SANTA ROSA — The deadline for removal and cleanup of debris on properties affected by the Kincade Fire in 2019 has been extended from May 15 to Aug. 1, Sonoma County officials announced this week. Many property owners who submitted applications and site work plans experienced delays in completing the debris cleanup because of the COVID-19 pandemic and shelter-in-place orders. Property owners whose homes or structures were destroyed by the Kincade Fire had until Jan. 31 to submit an application and site work plan for the debris removal. Read More

Uber To Lay Off 3,700 Workers, CEO To Waive Salary Amid Coronavirus Pandemic
SAN FRANCISCO — In a world where the coronavirus pandemic has turned social distancing into a new way of life, companies whose business models bank on people’s willingness to share their personal space are now struggling. San Francisco-based Uber said Wednesday it’s cutting 3,700 full-time workers, or about 14% of its workforce, as people fearful of infection either stay indoors or try to limit contact with others to minimize risk when they do venture out. Rival Lyft and home-sharing service Airbnb have also announced cuts because of falling usage. The layoffs and related costs like severance will cost about $20 million for Uber, which had already imposed a hiring freeze. Read More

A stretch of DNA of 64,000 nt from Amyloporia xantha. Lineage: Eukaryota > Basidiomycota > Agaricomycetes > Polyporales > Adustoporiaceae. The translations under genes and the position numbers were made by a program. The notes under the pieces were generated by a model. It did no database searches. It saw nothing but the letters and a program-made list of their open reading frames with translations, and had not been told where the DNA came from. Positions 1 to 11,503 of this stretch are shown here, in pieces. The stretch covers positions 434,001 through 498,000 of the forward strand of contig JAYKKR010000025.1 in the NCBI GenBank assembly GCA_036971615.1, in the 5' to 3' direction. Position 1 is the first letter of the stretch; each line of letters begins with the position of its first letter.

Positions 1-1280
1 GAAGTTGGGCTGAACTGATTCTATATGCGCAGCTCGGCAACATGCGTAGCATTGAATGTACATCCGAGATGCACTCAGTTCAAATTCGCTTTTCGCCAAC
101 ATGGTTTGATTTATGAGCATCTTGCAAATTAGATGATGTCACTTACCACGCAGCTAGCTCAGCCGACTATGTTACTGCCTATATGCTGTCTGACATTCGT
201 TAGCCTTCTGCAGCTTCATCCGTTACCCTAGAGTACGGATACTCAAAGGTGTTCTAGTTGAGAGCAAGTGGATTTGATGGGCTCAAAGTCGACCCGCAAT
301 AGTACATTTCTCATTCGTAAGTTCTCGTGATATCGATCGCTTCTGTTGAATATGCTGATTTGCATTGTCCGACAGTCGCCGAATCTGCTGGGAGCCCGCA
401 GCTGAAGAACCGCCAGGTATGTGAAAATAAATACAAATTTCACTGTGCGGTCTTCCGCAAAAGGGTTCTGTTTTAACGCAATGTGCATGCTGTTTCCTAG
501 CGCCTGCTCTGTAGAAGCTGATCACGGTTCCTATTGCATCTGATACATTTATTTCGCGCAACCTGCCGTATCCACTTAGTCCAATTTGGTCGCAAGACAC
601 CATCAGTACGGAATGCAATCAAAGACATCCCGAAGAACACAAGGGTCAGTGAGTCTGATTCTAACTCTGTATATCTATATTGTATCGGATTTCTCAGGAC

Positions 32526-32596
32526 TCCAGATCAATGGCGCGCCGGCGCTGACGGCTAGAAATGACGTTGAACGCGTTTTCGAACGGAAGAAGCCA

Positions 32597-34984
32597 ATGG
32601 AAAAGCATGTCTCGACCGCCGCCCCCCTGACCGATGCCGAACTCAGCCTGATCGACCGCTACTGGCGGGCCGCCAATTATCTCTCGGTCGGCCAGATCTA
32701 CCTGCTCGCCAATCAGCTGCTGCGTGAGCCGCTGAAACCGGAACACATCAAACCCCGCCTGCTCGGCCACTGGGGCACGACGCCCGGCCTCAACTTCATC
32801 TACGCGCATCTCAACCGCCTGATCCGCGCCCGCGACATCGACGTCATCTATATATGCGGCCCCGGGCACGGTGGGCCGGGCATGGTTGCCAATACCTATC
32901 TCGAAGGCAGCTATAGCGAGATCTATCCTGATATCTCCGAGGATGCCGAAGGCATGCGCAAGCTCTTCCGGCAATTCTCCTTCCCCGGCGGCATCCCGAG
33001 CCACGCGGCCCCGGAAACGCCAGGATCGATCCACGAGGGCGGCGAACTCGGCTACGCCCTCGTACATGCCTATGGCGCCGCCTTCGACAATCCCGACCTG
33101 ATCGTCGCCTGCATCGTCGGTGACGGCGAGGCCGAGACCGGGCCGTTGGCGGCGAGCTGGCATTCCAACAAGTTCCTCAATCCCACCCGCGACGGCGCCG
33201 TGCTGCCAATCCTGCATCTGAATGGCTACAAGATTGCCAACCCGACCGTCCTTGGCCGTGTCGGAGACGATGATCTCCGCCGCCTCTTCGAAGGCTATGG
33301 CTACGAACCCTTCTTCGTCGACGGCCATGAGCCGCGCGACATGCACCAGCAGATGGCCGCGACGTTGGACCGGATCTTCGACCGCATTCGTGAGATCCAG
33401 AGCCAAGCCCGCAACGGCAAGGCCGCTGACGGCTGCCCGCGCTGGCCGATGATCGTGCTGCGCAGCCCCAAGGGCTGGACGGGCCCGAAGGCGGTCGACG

Expect Slow Economic Recovery From Coronavirus Pandemic’s Devastating Financial Impact
SACRAMENTO — With stores, businesses and restaurants shuttered and record filings for unemployment, Gov. Gavin Newsom on Wednesday swatted down any hopes that California would quickly rebound from the economic cloud cast over the state by the coronavirus outbreak. During his daily update, Newsom laid out the numbers of those seeking help from the state after losing their jobs and likened them to the nation’s Great Depression. State revenues have “fallen off a cliff,” Newsom said, noting that unemployment claims in California have jumped past the 4 million mark in just seven weeks. Read More